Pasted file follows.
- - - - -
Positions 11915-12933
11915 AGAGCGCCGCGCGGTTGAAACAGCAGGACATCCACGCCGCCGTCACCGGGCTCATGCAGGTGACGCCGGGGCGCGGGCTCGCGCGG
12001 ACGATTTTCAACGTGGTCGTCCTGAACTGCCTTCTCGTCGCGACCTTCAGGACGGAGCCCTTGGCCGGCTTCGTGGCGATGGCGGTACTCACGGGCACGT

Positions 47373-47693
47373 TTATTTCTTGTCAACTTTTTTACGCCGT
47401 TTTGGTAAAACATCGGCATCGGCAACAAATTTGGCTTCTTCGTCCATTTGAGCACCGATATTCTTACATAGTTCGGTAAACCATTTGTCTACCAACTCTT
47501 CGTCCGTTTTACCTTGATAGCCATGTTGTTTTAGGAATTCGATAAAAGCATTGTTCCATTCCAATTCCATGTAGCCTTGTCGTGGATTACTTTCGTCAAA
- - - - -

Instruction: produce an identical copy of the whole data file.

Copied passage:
Positions 11915-12933
11915 AGAGCGCCGCGCGGTTGAAACAGCAGGACATCCACGCCGCCGTCACCGGGCTCATGCAGGTGACGCCGGGGCGCGGGCTCGCGCGG
12001 ACGATTTTCAACGTGGTCGTCCTGAACTGCCTTCTCGTCGCGACCTTCAGGACGGAGCCCTTGGCCGGCTTCGTGGCGATGGCGGTACTCACGGGCACGT

Positions 47373-47693
47373 TTATTTCTTGTCAACTTTTTTACGCCGT
47401 TTTGGTAAAACATCGGCATCGGCAACAAATTTGGCTTCTTCGTCCATTTGAGCACCGATATTCTTACATAGTTCGGTAAACCATTTGTCTACCAACTCTT
47501 CGTCCGTTTTACCTTGATAGCCATGTTGTTTTAGGAATTCGATAAAAGCATTGTTCCATTCCAATTCCATGTAGCCTTGTCGTGGATTACTTTCGTCAAA